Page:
Dozens of NYC Home Care Agencies Investigated, Fined for Labor Violations

Throughout the past several months, New York City officials have been investigating area home care agencies following reports of widespread noncompliance with labor laws and regulations. Findings from the major enforcement initiative — which has already resulted in tens of thousands of dollars in restitution and fines — were formally announced Tuesday by the New York City Department of Consumer Affairs (DCA).

From an industry perspective, the effort marks the latest example of the added scrutiny facing the booming home care industry from local and national regulators alike, sources told Home Health Care News.

“This is similar to what we’re seeing from the United States Department of Labor, where they have identified the home care industry as a high-risk industry with respect to its employees and their treatment,” Angelo Spinola, a shareholder at international labor and employment legal firm Littler Mendelson, told HHCN. “It appears that DCA is intentionally identifying and targeting home care companies with the idea of sending a message to the industry that it must take [labor] laws seriously.”


Launched in July of last year, the New York City investigation involved 42 home care agencies that combined employ more than 50,000 workers. Spearheaded by DCA’s Office of Labor Policy Standards, the investigation included interviews with more than 500 workers, along with an extensive review of agency documents.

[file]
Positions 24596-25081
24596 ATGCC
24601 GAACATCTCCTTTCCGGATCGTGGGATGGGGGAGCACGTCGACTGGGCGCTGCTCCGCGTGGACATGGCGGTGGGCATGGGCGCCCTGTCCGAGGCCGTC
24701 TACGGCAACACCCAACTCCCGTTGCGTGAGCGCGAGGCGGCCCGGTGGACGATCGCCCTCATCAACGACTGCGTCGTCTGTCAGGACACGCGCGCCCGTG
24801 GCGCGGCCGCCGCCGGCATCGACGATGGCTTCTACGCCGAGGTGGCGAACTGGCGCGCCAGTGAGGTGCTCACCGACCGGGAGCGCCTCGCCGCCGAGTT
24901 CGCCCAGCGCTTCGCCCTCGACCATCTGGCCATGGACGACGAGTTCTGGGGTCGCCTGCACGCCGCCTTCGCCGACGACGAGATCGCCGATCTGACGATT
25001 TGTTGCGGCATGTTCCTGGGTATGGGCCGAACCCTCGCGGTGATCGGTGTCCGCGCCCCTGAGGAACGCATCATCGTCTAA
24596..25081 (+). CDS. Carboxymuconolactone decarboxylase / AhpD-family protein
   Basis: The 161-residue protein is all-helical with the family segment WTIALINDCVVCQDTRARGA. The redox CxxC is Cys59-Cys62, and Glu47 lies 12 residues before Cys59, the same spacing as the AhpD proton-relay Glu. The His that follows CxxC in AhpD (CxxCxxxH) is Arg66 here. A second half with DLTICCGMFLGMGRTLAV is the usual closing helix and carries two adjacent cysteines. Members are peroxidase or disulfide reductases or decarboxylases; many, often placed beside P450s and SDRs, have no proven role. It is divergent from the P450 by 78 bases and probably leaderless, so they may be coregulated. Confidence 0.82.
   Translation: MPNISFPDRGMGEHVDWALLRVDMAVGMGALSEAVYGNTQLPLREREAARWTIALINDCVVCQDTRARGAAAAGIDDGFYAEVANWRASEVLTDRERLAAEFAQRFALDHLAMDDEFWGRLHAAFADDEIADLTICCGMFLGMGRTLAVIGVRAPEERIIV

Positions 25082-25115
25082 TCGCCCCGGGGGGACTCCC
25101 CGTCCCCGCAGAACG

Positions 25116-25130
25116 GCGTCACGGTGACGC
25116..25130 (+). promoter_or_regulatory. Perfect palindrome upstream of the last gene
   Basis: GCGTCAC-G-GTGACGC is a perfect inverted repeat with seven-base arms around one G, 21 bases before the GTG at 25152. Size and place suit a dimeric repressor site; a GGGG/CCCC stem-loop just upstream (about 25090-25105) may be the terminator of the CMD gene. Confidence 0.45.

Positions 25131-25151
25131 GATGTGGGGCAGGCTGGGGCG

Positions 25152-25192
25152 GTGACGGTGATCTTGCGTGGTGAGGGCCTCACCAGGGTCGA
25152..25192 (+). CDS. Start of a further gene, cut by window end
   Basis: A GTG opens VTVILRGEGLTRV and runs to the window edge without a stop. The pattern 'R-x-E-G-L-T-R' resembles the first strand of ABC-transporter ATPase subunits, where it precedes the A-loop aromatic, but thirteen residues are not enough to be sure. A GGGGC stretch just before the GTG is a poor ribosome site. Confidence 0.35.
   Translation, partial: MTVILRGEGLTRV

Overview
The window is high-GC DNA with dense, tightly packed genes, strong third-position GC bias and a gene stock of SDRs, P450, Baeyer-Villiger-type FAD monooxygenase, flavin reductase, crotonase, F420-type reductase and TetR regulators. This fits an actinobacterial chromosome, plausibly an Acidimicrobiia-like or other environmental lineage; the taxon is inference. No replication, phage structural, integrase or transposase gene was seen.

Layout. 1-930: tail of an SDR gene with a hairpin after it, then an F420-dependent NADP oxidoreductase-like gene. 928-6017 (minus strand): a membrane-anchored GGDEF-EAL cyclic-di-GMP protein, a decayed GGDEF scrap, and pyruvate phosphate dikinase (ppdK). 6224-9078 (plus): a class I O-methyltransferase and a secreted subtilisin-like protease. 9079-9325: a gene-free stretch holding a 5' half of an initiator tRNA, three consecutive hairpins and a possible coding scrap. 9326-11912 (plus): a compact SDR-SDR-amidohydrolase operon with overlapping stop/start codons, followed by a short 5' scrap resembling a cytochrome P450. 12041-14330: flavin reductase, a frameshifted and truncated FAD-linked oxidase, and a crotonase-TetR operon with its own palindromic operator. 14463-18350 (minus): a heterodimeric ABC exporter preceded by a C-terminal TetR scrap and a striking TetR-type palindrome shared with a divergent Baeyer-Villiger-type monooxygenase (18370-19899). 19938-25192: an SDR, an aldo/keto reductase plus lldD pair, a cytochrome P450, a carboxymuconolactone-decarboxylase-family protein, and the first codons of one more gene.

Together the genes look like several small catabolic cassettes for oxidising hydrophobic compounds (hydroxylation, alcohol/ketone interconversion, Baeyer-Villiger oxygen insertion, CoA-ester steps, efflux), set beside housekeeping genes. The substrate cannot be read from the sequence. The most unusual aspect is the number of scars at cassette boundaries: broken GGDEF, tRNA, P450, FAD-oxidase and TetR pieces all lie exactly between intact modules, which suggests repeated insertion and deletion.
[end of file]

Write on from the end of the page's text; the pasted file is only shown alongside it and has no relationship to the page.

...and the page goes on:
Targeted home care agencies employ roughly one-third of all home care aides in New York City, according to DCA.

The investigation focused largely on the city’s Paid Safe and Sick Leave Law that first went into effect in April 2014.


“We want New York City’s home care aides to know that we are working hard so they can exercise their rights,” DCA Commissioner Lorelei Salas said in a statement. “We also want to make it clear to home care agencies across the five boroughs that lack of compliance with the law will not be tolerated.

Investigation yields more than $42,000 in restitution

Overall, home care aides account for the third-largest source of complaints associated with the Paid Safe and Sick Leave law since it went into effect more than four years ago, according to DCA.

Among the investigation’s findings, DCA found widespread denials of sick leave requests and workplace-wide restrictions regarding its use. The department also found multiple instances of retaliation when workers tried using sick leave.

Besides paid time off and sick leave, the investigation looked into compensation and wage parity complaints, highlighting “significant evidence” of minimum wage and overtime violations, including inadequate compensation for 24-hour shifts, according to DCA. New York’s “13-hour rule,” or the allowance of home care aides being paid for 13 hours of work instead of an entire 24-hour shift, has long been in the spotlight.

DCA has already settled 21 cases as a result of its investigation.

Thus far, those settlement cases have yielded $42,731 in restitution for home care aides and more than $23,448 in fines. Some agencies have also agreed to take corrective actions, such as appointing a compliance offer to help ensure sick leave and wage rules are being met.